The Wellcome Trust is to fund more long-term research projects because of fears that the pressure to publish and the need to show research impact will prevent academics from successfully tackling the world’s most pressing challenges.
Over the next five years, the charitable foundation hopes to spend up to £5 billion, almost as much as it has spent over the previous decade, it announced in a new strategy this week.
Jeremy Farrar, the trust’s director, said that it planned to spend more on tackling the “really big challenges” – such as drug-resistant bacteria – in decade-long projects, as the organisation had done when it funded the sequencing of the human genome.
He argued that the “model of chasing the next paper in the next journal” could restrict the ability of scientists to solve large-scale problems.
“Some challenges…need to be solved in 10-year cycles,” he said.
The increased emphasis on long-term research was partly due to the increasing complexity of the world’s problems, Professor Farrar said, but was also a response to the growing short-term “pressure to publish” in journals.
Although not new, this pressure was on the rise, Professor Farrar said.
“The pressure to show impact in a short period of time…really worries me. I’m not sure there is sufficient space for people to dream,” he added.
He nevertheless stressed that traditional grants to fund researchers who have a “great idea” would remain “fundamental” to the trust’s work.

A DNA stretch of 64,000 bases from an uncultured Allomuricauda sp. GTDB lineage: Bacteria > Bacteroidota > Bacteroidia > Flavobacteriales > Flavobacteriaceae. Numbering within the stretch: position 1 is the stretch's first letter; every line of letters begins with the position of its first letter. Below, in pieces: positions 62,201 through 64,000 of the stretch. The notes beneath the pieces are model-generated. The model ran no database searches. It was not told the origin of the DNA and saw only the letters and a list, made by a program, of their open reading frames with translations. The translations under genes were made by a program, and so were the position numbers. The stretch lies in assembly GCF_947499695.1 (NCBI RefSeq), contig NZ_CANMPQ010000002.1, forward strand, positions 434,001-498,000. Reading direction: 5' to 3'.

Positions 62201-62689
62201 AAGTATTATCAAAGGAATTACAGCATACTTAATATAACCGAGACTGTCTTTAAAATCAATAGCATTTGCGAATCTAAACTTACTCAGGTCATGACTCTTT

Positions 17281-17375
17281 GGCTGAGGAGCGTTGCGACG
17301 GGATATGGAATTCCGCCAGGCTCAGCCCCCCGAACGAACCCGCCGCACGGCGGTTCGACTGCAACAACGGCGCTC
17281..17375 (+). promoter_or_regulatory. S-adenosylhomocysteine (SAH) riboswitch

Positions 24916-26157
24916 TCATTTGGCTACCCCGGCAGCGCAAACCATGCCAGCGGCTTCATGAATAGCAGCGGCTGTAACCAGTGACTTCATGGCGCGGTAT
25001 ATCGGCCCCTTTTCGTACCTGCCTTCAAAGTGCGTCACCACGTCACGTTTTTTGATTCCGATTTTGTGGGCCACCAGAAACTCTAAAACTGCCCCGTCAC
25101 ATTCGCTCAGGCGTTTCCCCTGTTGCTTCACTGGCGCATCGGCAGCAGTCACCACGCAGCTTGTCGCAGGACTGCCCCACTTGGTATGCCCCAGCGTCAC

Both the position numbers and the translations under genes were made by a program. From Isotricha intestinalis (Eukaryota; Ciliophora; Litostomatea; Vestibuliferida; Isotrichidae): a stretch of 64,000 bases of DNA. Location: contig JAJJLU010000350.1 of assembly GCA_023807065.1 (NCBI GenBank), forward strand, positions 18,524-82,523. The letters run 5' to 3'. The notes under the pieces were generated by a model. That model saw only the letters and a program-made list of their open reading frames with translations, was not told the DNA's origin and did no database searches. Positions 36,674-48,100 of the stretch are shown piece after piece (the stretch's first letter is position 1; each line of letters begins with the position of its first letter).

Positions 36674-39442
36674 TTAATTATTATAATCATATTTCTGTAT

A £5 billion budget for the next five years would mark a significant increase in funding from the trust, which spent £6 billion over the past decade. Professor Farrar said that this boost in investment was made possible by “investments that are coming to fruition from the last five, 10 years” and would not eat into the trust’s £18 billion endowment.
“The investment team really have done a remarkable job,” he said. But he added a “crucial” caveat that the trust was “aiming” to spend £5 billion – it was not a certainty.
Wellcome’s new strategy comes in the run-up to November’s government spending review, when the research budget to 2020 will be announced. “There has been continued investment over the [past] 20 years, and now in 2015 we are reaping the rewards of it,” Professor Farrar said of government funding.
“If you turn off the support for [science]…then of course you won’t see the impact immediately – but five, 10, 20 years from now, you will see a fall-off”, a lag that created a political danger of underinvestment, he said.
But Professor Farrar stopped short of warning that the trust’s £5 billion could be held back if there were insufficient support from the government. There was no “equation” whereby Wellcome support would decline in line with state support, he said.
Another priority in the trust’s new strategy is to improve the diversity of the people it funds. Asked whether it might introduce demographic quotas on grant recipients, Professor Farrar said: “Whether quotas work or not is something we need to explore.”